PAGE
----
Southern Made: Ramp up your look

Atlanta-made Bene Scarves are simple, elegant, and part of a worthy cause. Contributed by

Atlanta-made Bene Scarves are simple, elegant, and part of a worthy cause. Contributed by


Fashion mixes with flora and fauna in Susan Carson’s colorful collection of scarves, figure-flattering clothing and decorative fabrics for your home.

The designer & founder: Carson grew up in Ohio and graduated from the Art Institute of Atlanta.

After college, she worked with David A. Saunders Interiors for 10 years in Perrysburg, Ohio, before opening her design firm in Charlotte, N.C.

The colorful, made-to-order Victoria Paisley kimono ($1,300) with the butterfly sleeves is designed by Susan Carson of Carson & Co., now based in South Carolina. Contributed by

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In the mid-1990s, Carson started designing decoupage lamps and furniture.

In 2010, she transitioned into designing textiles for made-to-order scarves, handbags, skirts, dresses, kimonos, and decorative fabrics.

The company: Carson & Co. started in Charlotte but relocated to Charleston, S.C., about two years ago.

What's popular: Scarves ($320 to $350) in prints, including Ostrich and Palm Trees, Lizzy, Mushrooms, and Woodpeckers.

Other favorites: Skirts, including the Blue Heron ($900) and Begonia Leaf ($1,300).

Fun request: More equestrian-themed pieces.

Claim to fame: Style Winner in Garden & Gun magazine's "Made in the South" awards (2016).

Where to buy:


Atlanta-based Bené is on a feel-good fashion mission: Buy a scarf and help educate a girl.

Atlanta-made Bene Scarves are simple and elegant. A purchase of a silk scarf will help you look good — and do some good. Contributed by

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The company: Bené, launched in May 2013, offers a polished collection of Atlanta-made silk scarves inspired by the beauty of West African culture.

The company name comes from the word benevolent.

The founders: Best friends Michelle Blue and Sasha Matthews grew up in Lithonia.

Blue graduated from the University of Georgia with a marketing and fashion merchandising degree.

Matthews earned a math degree at Florida A & M University.

Inspiration: In 2011, as a UGA student, Blue went on a summer study-abroad program to Ghana, where she met girls eager for an education but struggling to afford one. She was motivated to help.

After she graduated, Blue launched Bené with Matthews.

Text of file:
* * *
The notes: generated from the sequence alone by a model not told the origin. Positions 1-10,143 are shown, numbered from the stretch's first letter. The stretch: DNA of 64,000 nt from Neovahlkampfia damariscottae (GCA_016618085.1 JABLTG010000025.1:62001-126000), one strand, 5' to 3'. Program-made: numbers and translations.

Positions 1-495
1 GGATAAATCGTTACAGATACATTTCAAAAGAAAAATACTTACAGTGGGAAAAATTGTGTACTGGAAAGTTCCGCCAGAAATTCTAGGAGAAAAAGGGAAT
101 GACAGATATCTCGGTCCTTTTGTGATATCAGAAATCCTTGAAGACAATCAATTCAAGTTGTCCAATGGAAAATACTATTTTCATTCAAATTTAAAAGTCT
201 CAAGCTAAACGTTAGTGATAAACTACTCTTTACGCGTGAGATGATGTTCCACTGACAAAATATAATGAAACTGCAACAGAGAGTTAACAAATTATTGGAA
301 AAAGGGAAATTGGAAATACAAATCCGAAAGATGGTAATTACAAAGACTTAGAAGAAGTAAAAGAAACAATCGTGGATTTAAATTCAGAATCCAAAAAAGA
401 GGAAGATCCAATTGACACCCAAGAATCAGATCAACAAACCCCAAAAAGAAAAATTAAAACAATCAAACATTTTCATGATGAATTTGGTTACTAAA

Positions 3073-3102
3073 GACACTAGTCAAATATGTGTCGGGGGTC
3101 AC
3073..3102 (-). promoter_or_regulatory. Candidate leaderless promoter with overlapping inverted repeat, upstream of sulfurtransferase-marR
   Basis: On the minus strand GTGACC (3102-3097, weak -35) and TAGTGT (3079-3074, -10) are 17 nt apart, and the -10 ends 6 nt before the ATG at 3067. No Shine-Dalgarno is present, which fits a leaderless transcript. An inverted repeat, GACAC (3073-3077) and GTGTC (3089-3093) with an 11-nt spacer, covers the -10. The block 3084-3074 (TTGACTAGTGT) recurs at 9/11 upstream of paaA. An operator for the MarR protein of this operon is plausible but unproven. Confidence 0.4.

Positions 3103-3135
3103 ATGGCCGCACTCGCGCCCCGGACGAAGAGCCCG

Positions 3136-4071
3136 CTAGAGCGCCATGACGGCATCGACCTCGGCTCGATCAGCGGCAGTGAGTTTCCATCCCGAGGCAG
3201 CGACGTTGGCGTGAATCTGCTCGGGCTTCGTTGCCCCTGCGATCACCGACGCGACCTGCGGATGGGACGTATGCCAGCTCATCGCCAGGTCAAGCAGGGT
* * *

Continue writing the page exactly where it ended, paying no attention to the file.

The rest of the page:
What's popular: The five-scarf Akwaaba gift set ($550). Also one scarf ($150). A portion of the sales goes toward the girls' tuition, books and uniforms.

Proud moment: The Bené founders traveled to Ghana last May to see the first group of girls graduate.

What's next: Extending the program to other countries, including Jamaica.

Where to


Growing up in Alabama, Frances “Franny” Kansteiner dreamed of owning a farm.

Virginia’s Gum Tree Farm raises sheep organically and then processes the wool into hand-woven, knitted or sewn pieces, such as this cape with hand-knitted fringe. Contributed by

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Now she and her husband own Virginia’s Gum Tree Farm, where they raise organic sheep and create luxury wool items for you and your home.

The company: Gum Tree Farm began in 1995 in Middleburg, Va., when the Kansteiners began raising ultra-fine merino sheep organically and turning their fleece into wool blankets and garments, including capes and fingerless mittens.

Over the years they’ve added knitters and weavers to the farm family and now have a line of sewn products as well.

What's popular: Capes ($950 to $1,500) and fingerless mittens ($90) in three natural colors: cream, silver and chocolate brown (the color of the sheep).

Other materials: Besides wool, the farm uses organic cotton as the warp in the woven fabrics. It also hand-dyes yarns with natural, plant-based dyes.

Fun farm fact: "Mama Llama" lives with and protects the sheep from unscheduled visitors, such as dogs and coyotes.

Claim to fame: A finalist in both the Garden & Gun magazine's "Made in the South" awards in 2015 and the Martha Stewart "Made in America" Awards.

Where to Also Feb. 24-26 at the Thomasville Antiques Show & Sale in Thomasville, Ga. (